Find A Physician

Return to Implantable Converter Defibrillators Overview

More on Implantable Converter Defibrillators

Hospital News

Return to Implantable Converter Defibrillators Overview

More on Implantable Converter Defibrillators


Health Library

Return to Implantable Converter Defibrillators Overview

More on Implantable Converter Defibrillators

Research and Clinical Trials

Return to Implantable Converter Defibrillators Overview

More on Implantable Converter Defibrillators

Implantable Converter Defibrillators

An abnormal heart rhythm, called an arrhythmia, occurs when there is a change in the speed or pattern of electrical impulses within the heart. Arrhythmias can cause the heart to beat too slowly or two rapidly, thereby interfering with the heart's ability to pump blood effectively.

What is an implantable converter defibrillator?

An implantable converter defibrillator (ICD) is a small device that corrects abnormalities in the heart's rhythm and can prevent sudden death caused by dangerous arrhythmias. This device, which is similar to a pacemaker, is implanted under the skin, most often in the shoulder area just below the collarbone. An ICD senses the rate of the heartbeat; it delivers an electrical impulse to regulate a heart rate that is too fast. ICDs that are implanted today can also function as pacemakers that continuously regulate heart rhythm and prevent the heart from beating too slowly.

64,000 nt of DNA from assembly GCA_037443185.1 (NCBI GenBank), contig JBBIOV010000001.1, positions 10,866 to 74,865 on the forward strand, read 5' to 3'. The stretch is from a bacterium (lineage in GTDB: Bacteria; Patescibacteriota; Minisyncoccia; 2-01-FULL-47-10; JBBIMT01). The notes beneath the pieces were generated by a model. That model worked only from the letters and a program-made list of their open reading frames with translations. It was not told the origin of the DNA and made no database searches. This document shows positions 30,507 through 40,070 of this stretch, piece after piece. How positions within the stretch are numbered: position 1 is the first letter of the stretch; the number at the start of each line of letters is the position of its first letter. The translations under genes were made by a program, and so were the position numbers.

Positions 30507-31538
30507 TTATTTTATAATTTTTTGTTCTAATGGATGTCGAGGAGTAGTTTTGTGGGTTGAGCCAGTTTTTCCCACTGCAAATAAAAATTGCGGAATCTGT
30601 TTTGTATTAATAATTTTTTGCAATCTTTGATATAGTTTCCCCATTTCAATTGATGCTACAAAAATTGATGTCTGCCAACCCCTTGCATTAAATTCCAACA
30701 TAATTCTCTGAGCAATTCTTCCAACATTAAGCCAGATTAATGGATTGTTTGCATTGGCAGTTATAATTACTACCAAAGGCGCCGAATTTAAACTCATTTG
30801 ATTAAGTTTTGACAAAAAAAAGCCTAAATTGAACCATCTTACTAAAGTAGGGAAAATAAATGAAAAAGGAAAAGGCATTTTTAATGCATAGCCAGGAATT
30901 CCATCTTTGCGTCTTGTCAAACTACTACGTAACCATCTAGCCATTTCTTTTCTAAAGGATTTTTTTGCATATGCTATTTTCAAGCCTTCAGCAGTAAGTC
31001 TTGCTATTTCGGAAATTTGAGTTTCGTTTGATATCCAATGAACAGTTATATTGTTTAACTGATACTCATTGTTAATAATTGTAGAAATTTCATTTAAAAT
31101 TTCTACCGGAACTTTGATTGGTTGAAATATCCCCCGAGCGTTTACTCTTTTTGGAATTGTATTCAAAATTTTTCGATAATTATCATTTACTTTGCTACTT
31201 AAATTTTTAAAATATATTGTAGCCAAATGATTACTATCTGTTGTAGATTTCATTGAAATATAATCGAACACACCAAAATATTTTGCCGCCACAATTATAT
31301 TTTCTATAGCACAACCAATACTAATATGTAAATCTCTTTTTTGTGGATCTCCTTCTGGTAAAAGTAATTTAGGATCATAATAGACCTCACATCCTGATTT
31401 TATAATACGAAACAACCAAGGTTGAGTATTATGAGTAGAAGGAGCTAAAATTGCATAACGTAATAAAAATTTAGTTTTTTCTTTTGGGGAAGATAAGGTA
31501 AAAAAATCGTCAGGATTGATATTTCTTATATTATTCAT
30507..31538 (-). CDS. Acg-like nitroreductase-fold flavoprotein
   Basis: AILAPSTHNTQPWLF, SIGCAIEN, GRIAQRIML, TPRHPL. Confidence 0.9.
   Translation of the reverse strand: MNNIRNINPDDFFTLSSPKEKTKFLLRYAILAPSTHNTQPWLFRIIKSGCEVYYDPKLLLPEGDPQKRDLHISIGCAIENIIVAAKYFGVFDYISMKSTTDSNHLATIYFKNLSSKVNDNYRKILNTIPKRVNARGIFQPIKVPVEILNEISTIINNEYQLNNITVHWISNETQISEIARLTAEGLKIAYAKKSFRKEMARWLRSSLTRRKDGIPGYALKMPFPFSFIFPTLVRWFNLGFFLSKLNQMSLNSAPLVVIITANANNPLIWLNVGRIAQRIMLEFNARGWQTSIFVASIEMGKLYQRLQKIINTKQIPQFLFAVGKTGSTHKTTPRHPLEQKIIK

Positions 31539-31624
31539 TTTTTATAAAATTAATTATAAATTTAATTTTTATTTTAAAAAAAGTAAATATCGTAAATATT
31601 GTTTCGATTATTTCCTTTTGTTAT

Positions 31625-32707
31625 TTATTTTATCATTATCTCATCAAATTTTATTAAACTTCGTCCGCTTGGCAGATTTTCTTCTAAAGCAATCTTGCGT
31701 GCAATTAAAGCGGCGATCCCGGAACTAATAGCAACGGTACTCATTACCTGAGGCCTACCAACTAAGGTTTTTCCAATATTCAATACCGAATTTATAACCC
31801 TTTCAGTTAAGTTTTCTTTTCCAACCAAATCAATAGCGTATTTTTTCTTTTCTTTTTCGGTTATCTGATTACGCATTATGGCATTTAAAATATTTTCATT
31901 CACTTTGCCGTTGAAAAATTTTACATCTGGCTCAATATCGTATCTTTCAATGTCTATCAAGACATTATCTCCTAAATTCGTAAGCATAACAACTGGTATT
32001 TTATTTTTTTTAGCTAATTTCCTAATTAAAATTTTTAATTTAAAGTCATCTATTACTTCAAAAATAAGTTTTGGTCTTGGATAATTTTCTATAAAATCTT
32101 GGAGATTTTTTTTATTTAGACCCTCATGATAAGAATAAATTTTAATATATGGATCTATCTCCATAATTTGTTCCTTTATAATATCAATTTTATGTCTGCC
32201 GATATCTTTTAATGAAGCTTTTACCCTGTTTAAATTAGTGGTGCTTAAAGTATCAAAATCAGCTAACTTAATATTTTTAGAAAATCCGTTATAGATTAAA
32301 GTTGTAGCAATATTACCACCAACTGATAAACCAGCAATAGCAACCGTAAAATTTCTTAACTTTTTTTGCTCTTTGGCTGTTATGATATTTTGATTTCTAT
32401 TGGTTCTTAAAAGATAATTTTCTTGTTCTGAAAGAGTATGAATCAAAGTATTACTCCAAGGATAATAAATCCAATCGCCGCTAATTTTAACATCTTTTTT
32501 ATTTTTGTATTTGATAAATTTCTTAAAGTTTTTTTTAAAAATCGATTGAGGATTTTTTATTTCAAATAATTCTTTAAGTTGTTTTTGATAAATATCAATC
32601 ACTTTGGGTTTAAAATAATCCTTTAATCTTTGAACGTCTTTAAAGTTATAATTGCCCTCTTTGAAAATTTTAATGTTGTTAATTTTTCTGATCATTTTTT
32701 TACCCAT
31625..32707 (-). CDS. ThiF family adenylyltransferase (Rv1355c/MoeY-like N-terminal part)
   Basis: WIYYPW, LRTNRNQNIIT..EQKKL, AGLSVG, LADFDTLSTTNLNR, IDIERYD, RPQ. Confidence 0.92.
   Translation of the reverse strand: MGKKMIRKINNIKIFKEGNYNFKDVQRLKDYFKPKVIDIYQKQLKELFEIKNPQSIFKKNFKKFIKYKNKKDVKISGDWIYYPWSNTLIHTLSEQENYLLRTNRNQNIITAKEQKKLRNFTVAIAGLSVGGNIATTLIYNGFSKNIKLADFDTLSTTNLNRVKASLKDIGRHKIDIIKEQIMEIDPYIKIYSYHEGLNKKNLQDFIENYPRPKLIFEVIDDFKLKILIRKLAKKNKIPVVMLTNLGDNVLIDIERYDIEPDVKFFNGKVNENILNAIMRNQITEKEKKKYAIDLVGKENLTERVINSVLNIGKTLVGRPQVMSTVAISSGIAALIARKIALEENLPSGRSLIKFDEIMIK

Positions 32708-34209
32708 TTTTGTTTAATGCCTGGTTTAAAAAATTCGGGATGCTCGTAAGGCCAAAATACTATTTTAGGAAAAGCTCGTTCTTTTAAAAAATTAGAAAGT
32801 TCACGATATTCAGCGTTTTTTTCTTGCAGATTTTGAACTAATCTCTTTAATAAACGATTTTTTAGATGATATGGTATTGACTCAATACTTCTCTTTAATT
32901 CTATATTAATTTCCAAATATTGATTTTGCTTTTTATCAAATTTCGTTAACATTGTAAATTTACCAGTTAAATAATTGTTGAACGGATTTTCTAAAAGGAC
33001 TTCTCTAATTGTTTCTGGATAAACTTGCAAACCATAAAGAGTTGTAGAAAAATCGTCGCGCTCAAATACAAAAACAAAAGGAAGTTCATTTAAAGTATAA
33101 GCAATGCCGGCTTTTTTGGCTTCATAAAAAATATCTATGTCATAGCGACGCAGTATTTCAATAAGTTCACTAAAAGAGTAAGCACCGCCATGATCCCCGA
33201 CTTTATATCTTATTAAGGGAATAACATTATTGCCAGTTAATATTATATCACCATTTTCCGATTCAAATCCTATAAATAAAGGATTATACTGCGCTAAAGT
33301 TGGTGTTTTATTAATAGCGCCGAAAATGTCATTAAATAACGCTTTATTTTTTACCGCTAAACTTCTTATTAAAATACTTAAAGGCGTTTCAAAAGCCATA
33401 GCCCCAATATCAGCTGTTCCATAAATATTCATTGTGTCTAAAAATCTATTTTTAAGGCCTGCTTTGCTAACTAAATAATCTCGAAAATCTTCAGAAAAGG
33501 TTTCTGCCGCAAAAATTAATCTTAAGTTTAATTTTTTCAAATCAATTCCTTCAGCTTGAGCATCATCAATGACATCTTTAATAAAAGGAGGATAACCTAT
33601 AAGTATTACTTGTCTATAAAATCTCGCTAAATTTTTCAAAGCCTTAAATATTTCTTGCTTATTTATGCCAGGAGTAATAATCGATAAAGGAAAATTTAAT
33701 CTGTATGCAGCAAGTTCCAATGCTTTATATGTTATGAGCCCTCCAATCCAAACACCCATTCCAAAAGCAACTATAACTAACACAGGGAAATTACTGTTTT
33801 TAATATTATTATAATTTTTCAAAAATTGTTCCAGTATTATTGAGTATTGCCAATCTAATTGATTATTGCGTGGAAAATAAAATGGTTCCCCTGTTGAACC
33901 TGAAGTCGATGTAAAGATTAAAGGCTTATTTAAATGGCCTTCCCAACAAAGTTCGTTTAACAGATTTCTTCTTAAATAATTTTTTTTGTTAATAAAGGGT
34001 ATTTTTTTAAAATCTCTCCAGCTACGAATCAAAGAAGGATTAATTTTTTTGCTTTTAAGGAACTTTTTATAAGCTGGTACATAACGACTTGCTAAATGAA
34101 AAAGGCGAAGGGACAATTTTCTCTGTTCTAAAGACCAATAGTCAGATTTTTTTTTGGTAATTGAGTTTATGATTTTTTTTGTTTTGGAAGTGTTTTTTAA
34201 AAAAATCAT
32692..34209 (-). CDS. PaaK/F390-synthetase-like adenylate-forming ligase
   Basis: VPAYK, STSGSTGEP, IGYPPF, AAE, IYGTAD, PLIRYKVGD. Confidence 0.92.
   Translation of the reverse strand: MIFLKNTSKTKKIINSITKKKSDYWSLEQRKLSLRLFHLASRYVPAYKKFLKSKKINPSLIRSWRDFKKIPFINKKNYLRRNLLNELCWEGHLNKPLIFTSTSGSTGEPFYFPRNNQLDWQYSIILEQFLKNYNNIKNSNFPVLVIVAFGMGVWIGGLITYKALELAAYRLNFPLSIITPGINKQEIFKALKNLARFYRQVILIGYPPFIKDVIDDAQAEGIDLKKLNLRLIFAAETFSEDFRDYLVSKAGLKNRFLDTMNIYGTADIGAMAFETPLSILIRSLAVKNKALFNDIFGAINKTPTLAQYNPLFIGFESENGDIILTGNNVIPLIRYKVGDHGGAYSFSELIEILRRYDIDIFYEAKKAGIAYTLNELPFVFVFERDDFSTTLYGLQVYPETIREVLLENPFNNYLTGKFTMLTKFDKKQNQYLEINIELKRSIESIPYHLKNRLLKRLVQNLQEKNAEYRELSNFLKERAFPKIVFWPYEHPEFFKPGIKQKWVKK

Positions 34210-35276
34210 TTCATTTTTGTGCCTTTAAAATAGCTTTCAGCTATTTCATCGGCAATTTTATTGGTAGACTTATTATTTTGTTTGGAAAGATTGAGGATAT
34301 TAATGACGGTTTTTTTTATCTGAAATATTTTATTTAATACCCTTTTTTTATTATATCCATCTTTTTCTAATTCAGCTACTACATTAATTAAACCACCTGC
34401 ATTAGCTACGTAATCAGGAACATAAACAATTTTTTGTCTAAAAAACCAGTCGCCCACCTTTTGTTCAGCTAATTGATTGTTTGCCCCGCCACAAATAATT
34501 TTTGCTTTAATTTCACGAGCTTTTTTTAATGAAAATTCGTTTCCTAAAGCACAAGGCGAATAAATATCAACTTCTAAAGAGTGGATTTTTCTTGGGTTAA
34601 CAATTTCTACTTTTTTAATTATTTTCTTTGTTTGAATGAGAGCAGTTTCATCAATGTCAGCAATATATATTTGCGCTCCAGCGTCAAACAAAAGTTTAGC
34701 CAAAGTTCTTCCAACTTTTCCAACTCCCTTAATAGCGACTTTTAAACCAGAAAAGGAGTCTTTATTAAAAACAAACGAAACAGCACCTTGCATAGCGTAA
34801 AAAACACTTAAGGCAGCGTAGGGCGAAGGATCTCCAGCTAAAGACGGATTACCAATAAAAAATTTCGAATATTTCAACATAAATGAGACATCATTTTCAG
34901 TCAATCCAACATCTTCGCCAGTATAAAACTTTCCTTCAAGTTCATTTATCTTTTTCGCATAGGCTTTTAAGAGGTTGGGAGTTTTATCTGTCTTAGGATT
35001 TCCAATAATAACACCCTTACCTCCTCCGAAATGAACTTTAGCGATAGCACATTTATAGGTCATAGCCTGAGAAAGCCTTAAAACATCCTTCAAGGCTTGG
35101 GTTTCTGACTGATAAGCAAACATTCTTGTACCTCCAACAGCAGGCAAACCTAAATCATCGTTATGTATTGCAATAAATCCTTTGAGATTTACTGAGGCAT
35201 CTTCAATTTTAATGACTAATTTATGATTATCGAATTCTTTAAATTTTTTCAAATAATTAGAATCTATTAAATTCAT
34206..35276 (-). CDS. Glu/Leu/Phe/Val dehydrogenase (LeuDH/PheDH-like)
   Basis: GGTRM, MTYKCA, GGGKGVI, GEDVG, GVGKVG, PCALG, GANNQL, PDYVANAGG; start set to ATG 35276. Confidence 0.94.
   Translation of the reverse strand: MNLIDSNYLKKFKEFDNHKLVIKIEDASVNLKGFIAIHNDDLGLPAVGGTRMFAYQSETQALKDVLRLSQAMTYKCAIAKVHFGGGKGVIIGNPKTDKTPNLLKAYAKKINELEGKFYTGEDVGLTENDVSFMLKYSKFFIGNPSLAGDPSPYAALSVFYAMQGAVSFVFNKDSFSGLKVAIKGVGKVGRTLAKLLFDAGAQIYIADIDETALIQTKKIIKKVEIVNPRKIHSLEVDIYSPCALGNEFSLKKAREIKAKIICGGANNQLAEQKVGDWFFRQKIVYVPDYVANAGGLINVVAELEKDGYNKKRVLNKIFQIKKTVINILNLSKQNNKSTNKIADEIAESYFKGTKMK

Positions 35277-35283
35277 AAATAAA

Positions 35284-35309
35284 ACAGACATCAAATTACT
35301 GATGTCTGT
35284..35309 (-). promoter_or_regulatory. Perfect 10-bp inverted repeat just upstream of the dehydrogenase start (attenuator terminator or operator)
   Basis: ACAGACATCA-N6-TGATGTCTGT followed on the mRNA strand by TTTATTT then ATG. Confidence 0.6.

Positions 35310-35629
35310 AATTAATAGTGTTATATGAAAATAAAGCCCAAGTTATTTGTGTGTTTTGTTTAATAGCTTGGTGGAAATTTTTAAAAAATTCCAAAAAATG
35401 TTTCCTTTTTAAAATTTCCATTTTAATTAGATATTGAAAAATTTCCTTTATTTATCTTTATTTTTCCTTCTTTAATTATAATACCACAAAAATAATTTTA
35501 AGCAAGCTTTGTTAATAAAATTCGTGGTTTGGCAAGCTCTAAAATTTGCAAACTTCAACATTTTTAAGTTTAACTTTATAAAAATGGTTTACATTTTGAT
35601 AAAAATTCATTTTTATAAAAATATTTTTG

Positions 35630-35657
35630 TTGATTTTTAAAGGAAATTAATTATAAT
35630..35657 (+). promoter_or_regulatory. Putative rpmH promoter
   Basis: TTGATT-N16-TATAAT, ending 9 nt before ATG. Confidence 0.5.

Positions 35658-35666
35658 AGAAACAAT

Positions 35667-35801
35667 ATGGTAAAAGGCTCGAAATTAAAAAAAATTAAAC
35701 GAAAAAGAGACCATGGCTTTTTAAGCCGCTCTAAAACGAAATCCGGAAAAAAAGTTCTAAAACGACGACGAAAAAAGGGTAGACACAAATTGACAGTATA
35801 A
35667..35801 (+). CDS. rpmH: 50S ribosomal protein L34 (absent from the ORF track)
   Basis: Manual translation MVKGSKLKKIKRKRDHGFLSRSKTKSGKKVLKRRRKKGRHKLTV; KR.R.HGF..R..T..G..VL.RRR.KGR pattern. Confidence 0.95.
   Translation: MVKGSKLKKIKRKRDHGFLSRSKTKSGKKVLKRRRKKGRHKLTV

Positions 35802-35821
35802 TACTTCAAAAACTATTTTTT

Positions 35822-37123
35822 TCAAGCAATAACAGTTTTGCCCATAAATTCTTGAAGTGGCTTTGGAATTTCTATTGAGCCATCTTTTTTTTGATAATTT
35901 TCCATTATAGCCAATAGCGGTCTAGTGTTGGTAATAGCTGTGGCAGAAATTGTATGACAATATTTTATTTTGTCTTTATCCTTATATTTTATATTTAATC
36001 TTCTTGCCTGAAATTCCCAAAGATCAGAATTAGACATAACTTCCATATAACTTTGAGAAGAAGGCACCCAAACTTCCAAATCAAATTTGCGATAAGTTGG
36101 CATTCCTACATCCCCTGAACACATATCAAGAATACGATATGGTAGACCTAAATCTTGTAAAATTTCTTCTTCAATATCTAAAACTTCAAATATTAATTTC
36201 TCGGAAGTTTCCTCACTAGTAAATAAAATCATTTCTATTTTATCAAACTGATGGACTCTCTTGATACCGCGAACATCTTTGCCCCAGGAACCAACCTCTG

Multiple studies have demonstrated that ICD's can save the lives of individuals who are at high risk of sudden death. These include patients who have previously had heart attacks, those with congestive heart failure, and in certain types of inherited heart disease.

How is an ICD implanted?

Most ICDs are now implanted under the skin in the chest. They consist of wires (leads) which are inserted in a vein in the shoulder region or beneath the collarbone. Under x-ray guidance, the leads are advanced to the heart where they permit the ICD to detect the heart's rhythm and deliver therapy. Different types of ICDs can contain one or more leads. You and your physican can discuss the model that is best for your condition.

  • Bookmark
  • Print

    Find a Doctor

Click the button above or call
1 877 NYP WELL


eNewsletters

Hospital News




Top of page